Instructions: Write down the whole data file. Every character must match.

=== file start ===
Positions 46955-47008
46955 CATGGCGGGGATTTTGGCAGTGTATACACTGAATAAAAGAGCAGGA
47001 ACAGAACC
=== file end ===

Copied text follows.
Positions 46955-47008
46955 CATGGCGGGGATTTTGGCAGTGTATACACTGAATAAAAGAGCAGGA
47001 ACAGAACC